In a state that is comfortable taxing gambling to pay the bills, Nevadans still are prudish when it comes to taxing marijuana.
A statewide poll conducted by Mason-Dixon Polling & Research of Washington, D.C., for the Review-Journal and 8NewsNow shows 52 percent of likely voters oppose legalizing and taxing marijuana and 42 percent support the idea.
That’s not much different from 2002 and 2006 when 39 percent and 44 percent of voters supported ballot measures on the subject, both of which failed.
The state’s descent into a grueling recession and public revenue shortfalls that could prompt drastic cuts in services during the 2011-13 budget cycle don’t appear to have changed minds on the subject of marijuana.
David Schwartz, campaign manager for Nevadans for Sensible Marijauana Laws, said results show his group has a lot of work to do, particularly among Republicans.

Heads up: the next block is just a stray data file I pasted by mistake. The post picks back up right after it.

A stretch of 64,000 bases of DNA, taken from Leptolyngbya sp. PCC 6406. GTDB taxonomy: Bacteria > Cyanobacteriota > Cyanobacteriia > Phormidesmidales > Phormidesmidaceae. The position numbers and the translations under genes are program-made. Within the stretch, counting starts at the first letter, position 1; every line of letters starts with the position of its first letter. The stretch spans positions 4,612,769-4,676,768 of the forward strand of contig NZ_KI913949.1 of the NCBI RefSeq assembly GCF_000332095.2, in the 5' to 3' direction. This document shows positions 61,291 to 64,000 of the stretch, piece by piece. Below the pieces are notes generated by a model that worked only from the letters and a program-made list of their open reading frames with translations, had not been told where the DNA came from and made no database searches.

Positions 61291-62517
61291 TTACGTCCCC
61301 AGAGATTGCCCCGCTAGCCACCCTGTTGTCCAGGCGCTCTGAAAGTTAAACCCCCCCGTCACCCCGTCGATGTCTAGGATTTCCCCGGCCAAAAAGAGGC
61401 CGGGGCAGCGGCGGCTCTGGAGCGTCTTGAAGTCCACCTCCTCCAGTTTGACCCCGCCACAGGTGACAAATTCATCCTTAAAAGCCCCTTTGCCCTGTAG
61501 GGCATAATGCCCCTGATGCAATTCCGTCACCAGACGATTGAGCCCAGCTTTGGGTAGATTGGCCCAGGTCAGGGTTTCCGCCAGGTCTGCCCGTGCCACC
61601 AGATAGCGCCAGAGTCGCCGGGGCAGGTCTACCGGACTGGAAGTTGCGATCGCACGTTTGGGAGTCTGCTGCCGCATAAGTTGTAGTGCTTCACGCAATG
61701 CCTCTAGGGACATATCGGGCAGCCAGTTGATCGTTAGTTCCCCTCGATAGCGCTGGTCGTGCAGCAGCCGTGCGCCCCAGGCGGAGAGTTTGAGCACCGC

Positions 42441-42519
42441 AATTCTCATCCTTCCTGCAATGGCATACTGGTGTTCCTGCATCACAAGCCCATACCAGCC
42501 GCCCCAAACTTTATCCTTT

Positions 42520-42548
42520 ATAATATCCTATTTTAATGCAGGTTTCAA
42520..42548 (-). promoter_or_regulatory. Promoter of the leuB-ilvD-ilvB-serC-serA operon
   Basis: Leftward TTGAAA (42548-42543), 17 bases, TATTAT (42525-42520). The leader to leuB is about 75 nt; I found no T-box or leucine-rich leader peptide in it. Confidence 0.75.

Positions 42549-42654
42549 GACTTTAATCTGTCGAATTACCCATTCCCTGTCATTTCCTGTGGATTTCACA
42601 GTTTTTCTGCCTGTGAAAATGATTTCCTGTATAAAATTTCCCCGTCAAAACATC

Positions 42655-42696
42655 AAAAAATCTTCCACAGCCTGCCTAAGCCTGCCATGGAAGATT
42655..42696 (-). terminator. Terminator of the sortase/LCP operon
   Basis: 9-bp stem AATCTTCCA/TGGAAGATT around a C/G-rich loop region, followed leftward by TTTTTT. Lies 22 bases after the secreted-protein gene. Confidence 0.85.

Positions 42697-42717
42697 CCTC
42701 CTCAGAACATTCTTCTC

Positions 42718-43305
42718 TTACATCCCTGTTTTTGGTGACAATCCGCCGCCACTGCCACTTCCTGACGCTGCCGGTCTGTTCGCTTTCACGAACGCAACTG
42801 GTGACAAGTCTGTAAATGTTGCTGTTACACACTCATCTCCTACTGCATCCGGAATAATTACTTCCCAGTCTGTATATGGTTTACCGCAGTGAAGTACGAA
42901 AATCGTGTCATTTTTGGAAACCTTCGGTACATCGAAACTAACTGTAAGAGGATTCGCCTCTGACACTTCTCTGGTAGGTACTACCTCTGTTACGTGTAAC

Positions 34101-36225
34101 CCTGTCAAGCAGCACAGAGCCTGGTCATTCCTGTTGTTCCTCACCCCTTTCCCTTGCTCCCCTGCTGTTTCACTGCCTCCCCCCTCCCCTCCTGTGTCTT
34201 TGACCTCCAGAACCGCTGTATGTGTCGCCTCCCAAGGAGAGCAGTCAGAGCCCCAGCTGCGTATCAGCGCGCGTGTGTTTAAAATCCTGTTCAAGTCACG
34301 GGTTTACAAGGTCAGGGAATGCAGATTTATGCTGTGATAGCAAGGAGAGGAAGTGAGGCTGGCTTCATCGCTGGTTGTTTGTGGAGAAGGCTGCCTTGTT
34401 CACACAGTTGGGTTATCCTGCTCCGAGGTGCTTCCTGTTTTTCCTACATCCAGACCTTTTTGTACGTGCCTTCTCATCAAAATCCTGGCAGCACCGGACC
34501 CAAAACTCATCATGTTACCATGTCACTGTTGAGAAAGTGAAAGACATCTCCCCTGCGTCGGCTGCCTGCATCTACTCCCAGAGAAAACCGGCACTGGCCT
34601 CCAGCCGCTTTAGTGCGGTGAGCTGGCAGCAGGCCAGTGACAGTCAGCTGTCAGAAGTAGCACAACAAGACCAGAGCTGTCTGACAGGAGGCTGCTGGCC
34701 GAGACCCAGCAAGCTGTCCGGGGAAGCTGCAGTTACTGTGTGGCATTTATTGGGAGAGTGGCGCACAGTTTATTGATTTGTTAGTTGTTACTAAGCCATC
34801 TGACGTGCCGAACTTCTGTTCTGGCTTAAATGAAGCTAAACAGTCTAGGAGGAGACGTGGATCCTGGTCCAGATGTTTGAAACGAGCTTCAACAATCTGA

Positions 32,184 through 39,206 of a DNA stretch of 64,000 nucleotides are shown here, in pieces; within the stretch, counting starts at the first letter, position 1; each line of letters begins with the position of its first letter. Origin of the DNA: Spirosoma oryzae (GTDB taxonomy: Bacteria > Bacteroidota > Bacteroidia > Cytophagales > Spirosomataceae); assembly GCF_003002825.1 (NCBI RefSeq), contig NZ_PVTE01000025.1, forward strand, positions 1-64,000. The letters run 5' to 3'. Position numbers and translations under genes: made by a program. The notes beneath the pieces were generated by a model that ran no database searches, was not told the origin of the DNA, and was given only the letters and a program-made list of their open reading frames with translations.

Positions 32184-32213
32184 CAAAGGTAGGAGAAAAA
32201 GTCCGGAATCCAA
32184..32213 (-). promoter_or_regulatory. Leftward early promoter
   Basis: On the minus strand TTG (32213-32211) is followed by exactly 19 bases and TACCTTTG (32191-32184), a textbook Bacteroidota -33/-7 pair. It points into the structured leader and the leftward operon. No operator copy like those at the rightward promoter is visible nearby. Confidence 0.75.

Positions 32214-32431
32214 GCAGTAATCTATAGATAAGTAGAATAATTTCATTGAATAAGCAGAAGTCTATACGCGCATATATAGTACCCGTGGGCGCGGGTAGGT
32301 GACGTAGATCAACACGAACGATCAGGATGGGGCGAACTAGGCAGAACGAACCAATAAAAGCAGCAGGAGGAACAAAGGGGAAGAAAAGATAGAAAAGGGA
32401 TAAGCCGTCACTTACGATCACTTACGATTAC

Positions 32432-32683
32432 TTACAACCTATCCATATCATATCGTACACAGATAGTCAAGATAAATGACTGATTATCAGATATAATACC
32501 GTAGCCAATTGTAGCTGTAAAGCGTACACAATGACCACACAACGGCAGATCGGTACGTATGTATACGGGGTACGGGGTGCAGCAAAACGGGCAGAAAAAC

“Public education is going to be a big part of what we are doing,” said Schwartz, who needs to get 97,002 signatures by Nov. 9 to get a marijuana question on the 2012 ballot.
The group wants voters to authorize 120 retail outlets for marijuana and 50 wholesale growers. The proposal would call for a $50 per ounce excise tax at the wholesale level and sales tax would apply on retail transactions. Sales would be restricted to people 21 years or older.
According to the survey, the group has plenty of work to do to convince Republicans, who oppose legalizing and taxing marijuana by a 69 percent to 27 percent margin. Democrats support the notion 53 percent to 38 percent, and independents are in support 51 percent to 46 percent.
Among men, 45 percent support legalization and 52 percent oppose. Among women 39 percent support and 52 percent oppose.
Mason-Dixon conducted the survey Monday through Wednesday. A total of 625 registered voters were interviewed statewide by telephone. The margin of error is plus or minus 4 percentage points.
Contact reporter Benjamin Spillman